Essential did a truly impressive job delivering fast monthly patches and Android updates for its one and only smartphone, the Essential Phone. But today the company announced it’s closing up shop, which means that those software updates won’t be coming any longer. Customer support is also being phased out effective immediately.
The Newton Mail service that Essential also took over when it acquired CloudMagic is shutting down as of April 3rd.
As part of its blog post about the company’s end, Essential said that the already-released February security patch is the last update that the Essential Phone will ever receive. “Your PH-1 will continue to work but we will not be providing any additional updates or customer support,” the blog post reads. You’re on your own now, remaining Essential Phone customers.
The Essential Phone was unveiled in May 2017 and shipped later that year as a Sprint exclusive, though it was also sold unlocked. The device garnered plenty of hype for its unique titanium and ceramic build, and because it was coming from a company founded by Andy Rubin, who also co-founded the Android operating system. (Rubin’s reputation has since been tarnished by numerous sexual misconduct and harassment allegations that date back to his time at Google. A $90 million severance package outraged Google employees and prompted companywide walkouts.)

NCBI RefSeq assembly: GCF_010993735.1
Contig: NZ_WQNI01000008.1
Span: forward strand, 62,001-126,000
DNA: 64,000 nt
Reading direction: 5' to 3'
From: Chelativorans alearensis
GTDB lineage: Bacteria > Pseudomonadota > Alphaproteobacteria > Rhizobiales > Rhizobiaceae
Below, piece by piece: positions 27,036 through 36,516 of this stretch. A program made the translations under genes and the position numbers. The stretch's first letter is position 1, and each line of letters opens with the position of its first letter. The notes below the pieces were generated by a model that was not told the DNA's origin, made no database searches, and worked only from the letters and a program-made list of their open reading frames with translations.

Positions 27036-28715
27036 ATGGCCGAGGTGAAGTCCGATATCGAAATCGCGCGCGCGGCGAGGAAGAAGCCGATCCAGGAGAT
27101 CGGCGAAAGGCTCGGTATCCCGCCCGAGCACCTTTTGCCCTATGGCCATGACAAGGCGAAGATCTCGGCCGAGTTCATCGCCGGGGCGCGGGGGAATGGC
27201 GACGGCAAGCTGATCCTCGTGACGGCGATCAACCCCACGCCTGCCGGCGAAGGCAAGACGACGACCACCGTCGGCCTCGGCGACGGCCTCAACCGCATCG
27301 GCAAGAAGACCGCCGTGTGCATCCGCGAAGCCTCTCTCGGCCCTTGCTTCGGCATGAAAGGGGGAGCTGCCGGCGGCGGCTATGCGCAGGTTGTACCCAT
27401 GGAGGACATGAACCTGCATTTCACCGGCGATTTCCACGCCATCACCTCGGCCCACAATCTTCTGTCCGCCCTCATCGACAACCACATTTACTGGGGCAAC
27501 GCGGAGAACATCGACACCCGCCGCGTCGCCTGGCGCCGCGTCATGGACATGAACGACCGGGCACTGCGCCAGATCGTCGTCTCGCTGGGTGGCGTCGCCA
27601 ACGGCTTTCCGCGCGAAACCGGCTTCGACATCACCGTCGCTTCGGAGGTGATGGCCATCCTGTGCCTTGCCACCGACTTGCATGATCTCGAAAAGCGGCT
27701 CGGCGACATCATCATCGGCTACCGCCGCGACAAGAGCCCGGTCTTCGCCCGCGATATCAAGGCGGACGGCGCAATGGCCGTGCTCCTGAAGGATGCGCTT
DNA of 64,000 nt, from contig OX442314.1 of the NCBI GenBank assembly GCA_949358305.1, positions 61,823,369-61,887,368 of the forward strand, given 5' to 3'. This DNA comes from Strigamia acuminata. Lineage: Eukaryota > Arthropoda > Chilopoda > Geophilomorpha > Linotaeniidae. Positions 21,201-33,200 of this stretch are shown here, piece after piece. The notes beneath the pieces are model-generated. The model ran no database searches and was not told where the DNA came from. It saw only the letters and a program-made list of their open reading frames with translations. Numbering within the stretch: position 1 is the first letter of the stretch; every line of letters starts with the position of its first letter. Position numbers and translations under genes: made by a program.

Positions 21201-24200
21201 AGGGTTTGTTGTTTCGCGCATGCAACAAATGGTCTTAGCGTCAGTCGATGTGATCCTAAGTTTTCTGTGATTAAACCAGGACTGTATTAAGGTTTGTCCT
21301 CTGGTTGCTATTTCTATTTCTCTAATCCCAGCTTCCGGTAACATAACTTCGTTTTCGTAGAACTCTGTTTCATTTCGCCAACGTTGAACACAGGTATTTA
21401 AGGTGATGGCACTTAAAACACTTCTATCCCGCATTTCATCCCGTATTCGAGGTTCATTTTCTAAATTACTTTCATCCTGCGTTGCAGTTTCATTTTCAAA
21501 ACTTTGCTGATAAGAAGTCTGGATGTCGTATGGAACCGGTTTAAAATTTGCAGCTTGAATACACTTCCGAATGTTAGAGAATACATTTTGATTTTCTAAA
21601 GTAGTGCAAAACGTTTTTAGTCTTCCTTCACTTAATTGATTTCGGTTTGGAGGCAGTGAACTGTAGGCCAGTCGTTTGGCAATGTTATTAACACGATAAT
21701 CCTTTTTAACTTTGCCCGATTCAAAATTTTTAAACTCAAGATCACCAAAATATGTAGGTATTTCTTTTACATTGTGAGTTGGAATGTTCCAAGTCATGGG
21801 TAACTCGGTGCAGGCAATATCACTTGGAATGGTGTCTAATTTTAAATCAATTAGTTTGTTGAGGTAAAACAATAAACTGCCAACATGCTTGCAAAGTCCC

The device featured a unique modular system that allowed accessories (like a 360-degree camera) to magnetically latch onto its back. It was among the first phones with barely there bezels, and it ran a near-stock version of Android. Essential’s modular plans ultimately fizzled, but the company continued to deliver constant software improvements and tweaks to the PH-1. Essential made a habit of releasing major new Android updates quicker than any phone maker besides Google — sometimes on the very same day they reached Pixel devices. For a product that barely anyone bought, the dedication was laudable.
In the spirit of keeping the Essential Phone alive, Essential will be updating its GitHub with resources that can be used to “keep hacking” the device long into the future.